Entertainment

How ‘American Idol’ Used Claudia Conway

Claudia Conway faces challenges that evoke real and powerful sympathy, and not just because of her tender age. First, this 16-year-old emerged onto the national stage as someone seemingly desiring to make an impact but unable to escape her own famous name. Her parents, anti-Trump lawyer George Conway and Trump advisor Kellyanne Conway, had already shown the hazards of life in the so-called swamp, making gross public theater of the disputes within their marriage before Claudia began getting attention for her videos on TikTok. And yet the notice that comes her way is always in the context of her famous family, first for the simple fact of her publicly disagreeing with Mom, and later for darker and sadder amplifications. With Claudia having become the story, the teenager’s camera seemed to capture a family in crisis over more than just politics, with a series of videos accusing her mother of abuse circulating widely.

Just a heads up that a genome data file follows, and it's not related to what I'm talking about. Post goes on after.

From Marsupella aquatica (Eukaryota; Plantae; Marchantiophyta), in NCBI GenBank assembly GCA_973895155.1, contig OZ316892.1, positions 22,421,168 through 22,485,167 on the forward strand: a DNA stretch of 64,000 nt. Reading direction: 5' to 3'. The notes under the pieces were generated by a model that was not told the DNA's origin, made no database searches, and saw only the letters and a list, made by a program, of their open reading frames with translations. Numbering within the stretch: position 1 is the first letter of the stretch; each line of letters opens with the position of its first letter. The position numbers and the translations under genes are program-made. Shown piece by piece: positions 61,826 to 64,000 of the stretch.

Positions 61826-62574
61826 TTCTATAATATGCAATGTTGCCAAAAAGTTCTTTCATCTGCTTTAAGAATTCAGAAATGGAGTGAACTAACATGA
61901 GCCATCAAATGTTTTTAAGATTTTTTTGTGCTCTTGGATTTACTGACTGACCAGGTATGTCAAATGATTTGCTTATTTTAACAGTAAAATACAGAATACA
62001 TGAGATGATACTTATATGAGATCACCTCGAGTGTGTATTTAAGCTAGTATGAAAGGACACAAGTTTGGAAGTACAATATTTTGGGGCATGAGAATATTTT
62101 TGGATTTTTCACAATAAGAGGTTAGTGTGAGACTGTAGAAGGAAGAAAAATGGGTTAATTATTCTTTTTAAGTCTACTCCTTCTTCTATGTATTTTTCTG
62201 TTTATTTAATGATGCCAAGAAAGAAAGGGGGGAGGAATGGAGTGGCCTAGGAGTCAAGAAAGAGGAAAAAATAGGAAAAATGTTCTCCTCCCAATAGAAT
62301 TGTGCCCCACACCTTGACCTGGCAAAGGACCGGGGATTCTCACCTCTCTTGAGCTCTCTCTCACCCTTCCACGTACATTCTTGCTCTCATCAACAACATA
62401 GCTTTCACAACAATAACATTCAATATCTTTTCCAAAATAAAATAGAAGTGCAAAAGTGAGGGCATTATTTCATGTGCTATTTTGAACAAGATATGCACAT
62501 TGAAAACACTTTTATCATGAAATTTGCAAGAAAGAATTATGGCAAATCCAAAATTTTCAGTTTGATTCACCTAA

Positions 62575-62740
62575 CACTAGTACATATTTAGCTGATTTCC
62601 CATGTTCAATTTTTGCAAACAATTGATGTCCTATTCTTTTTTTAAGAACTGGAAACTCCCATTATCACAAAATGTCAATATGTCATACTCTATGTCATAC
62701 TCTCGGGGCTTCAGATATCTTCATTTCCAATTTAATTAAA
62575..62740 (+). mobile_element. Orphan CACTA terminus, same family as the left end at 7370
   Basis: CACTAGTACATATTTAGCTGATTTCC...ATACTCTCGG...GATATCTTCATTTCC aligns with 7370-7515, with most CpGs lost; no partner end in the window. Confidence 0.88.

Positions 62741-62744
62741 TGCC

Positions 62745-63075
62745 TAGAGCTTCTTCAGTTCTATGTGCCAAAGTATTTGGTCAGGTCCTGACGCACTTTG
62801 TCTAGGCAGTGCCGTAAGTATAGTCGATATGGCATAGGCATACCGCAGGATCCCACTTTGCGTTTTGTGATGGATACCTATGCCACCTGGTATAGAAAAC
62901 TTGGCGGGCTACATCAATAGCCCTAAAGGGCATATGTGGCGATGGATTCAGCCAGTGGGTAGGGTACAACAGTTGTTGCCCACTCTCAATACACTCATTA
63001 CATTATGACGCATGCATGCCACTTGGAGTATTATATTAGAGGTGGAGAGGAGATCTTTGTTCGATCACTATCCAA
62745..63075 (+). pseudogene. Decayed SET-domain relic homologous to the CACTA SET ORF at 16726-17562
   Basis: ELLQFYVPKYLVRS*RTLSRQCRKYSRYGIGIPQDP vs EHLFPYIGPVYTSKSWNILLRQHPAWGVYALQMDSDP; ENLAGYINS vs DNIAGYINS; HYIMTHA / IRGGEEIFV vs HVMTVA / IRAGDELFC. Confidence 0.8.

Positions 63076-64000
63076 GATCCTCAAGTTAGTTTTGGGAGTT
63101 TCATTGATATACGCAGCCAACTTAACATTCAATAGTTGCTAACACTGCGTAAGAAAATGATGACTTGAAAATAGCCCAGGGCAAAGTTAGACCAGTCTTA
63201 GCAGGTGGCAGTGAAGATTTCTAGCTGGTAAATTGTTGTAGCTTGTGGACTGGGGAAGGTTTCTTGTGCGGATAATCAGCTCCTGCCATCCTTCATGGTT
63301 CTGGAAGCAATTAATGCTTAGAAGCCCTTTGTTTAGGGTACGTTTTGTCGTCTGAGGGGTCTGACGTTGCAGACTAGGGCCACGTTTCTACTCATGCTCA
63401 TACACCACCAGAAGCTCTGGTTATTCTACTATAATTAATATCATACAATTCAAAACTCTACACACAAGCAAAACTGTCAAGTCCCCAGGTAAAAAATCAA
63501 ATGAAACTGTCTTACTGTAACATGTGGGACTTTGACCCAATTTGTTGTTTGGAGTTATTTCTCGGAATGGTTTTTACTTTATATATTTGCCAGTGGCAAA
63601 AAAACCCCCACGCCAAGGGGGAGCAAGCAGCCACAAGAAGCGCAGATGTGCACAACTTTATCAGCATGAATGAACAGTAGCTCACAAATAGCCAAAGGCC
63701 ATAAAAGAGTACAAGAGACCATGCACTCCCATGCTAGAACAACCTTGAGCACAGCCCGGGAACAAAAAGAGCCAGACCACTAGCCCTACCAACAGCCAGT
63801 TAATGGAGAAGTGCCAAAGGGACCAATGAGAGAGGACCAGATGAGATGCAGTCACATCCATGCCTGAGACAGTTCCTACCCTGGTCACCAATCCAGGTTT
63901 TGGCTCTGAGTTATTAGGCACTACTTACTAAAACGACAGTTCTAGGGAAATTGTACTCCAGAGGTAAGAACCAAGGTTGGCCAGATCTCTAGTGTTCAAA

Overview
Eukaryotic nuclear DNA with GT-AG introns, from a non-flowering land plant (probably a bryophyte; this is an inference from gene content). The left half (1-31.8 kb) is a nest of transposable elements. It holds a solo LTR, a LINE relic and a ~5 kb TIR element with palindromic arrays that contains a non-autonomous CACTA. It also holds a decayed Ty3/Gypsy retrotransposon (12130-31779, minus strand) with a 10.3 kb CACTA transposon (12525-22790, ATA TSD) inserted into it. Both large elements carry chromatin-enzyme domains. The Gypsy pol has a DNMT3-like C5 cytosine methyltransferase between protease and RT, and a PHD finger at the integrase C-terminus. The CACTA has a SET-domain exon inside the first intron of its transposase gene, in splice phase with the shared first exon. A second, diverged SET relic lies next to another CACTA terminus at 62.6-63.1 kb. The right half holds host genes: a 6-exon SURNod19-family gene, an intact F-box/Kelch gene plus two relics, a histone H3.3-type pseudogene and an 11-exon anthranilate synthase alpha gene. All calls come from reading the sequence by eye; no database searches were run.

In light of this, and of further strange and troubling turns like Kellyanne Conway allegedly posting a topless photo of her daughter online in seeming revenge last month, it would seem easier and more humane to let whatever is to be the story of Claudia’s passage into adulthood and independence play out in private. But that has, of course, never been the way this nation operates. With the problem of Claudia’s parents seemingly beyond anyone’s ability to solve for now, television took up the case of redefining her in the public eye, on the new season of “American Idol.” A series whose long-term mission has been making ordinary people into celebrities now seeks to convert a celebrity into an ordinary person, and to borrow some of her ability to spark conversation along the way.

The nineteenth season of the reality stalwart, which debuted Feb. 14, promotes Claudia’s appearance from its first ad break; that teaser features judge Katy Perry asking the youth, with some deliberateness, “Are you OK?” “No!,” Claudia replies, with the amusement at her own misery that will be familiar to anyone who was once a teen. Perhaps that’s all it is; perhaps Claudia is just suffering under parental authority in all the familiar ways. But there’s something eerier at work here, including Conway’s practiced defense of herself to the judging panel: “I only want to spread love, and I love a compromise. And I do agree to disagree with my mom and my dad.”